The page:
12 things you're unlikely to need but will surely be asked to buy


May 05, 1991|By JANE BRYANT QUINN | JANE BRYANT QUINN,1991, Washington Post Writers Group

New York - It's astonishing how often bad ideas can sound temptingly good at the point of purchase. You put down your money without thinking twice -- and regret it later.

Here's a Dirty Dozen of Bad Ideas, compiled by Barbara Kaufman and Robin Leonard for the Berkeley-based consumer publication Nolo News:

1. Buying credit-card protection. Many banks and credit-card companies urge you to buy insurance against the risk that someone might steal your credit card and use it. Cost: typically $25 a year. But federal law limits your losses to $50, and many banks waive even that. This is "protection" you don't need.

2. Buying credit insurance. When you borrow money, lenders often urge you to take life and disability insurance that will repay the loan if you're no longer earning a paycheck. This coverage isn't worth its price, unless you're so ill you can't get insurance elsewhere. Furthermore, the disability policy pays off only in narrow circumstances. If you need more insurance, see an insurance agent.

3. Buying extended warranties. Buyers of cars, appliances or electronics may be offered a warranty that picks up where the manufacturer's guarantee leaves off. The merchant makes out like a bandit because he charges so much more for the service than he ever puts out in repairs. Good appliances or auto parts rarely fall apart during the years these warranties cover.

4. Taking a loan to pay back taxes. The IRS might advise you to you borrow money to settle a delinquency. Don't. You can usually arrange a payment schedule with the IRS at only 10 percent interest (adjusted quarterly), which is pretty cheap.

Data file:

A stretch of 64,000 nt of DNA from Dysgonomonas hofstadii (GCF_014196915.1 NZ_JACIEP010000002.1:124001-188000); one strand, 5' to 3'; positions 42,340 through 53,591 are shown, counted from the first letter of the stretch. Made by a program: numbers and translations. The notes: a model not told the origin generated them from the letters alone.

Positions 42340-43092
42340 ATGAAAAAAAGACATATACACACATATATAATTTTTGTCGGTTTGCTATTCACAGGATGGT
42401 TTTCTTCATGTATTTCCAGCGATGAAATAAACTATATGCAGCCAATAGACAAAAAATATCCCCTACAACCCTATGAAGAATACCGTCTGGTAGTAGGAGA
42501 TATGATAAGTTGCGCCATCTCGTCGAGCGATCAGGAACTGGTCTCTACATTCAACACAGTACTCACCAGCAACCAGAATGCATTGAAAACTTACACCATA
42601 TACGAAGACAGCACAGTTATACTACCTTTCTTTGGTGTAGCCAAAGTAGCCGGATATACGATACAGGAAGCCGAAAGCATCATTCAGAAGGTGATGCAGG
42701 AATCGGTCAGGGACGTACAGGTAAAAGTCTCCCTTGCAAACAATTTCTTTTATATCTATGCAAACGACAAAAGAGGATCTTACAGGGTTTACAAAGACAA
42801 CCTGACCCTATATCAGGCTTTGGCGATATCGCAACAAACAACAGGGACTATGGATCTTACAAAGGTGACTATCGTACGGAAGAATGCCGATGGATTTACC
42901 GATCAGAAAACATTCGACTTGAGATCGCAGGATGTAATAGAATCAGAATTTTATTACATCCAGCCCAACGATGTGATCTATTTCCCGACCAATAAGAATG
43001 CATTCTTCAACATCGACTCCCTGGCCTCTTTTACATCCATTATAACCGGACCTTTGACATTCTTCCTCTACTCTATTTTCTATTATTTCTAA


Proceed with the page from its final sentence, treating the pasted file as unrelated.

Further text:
5. Paying for the right to see your credit file whenever you want. The credit bureau, TRW, will sell you continuous access to your file for $39. But you can buy that file any time, for $2 to $15, depending on your state. If you're turned down for credit based on something in your file, you can get the report free.

6. Paying a credit repair clinic. These clinics claim they can fix up bad credit reports so that even deadbeats and bankrupts will qualify for loans. They can't -- at least, not legally. But they'll charge you anywhere from $250 to $2,000 anyway. True information can't be removed from your report. Erroneous information can be removed by you, at no cost.

7. Paying a debt-consolidating company. Stay away from companies or lawyers who offer to pool your debts and arrange for acceptable payments to creditors. Your creditors may reject the arrangement. The huge fees paid to the lawyers will sink you even further under water.

8. Paying for Social Security information. Some groups make a mint by selling you your own Social Security record or by offering to get Social Security cards for your kids. What a waste. You can handle your own Social Security business free.

9. Paying a service fee to get your FHA mortgage refund. When you close out a mortgage that was backed by the Federal Housing Administration, you may be entitled to a refund. The FHA returns any portion of your mortgage-insurance premium that wasn't used to cover defaults. But you can get that money yourself, without paying anyone a dime. For information, just call 703-235-8117.

10. Paying a time-share resale company. Fraudulent resalers sign up people so desperate to sell their time shares that they'll pay a fee of $400 or so up front. The resalers may say that the sale is "guaranteed." All that's guaranteed is that you'll never see your $400 again.

11. Claiming a "dream vacation" prize. If you listen to a sales pitch for Florida condos, or a buy a supply of costly vitamins, or succumb to a host of other sales pitches, your reward -- supposedly -- is a sensational free vacation. But all you get is a vacation certificate that might give you two or three nights at a mediocre motel. You usually have to struggle for reservations and may have to pay the plane fare yourself.

12. Buying auction information. Several publications and expensive 900 telephone numbers sell you information on auctions of surplus government property. But you can get this information free. One source for such things as cars, trailers and office equipment: "Sale of Federal Surplus Personal Property," Federal Supply Service (FBP), General Services Administration, Washington D.C. 20406.

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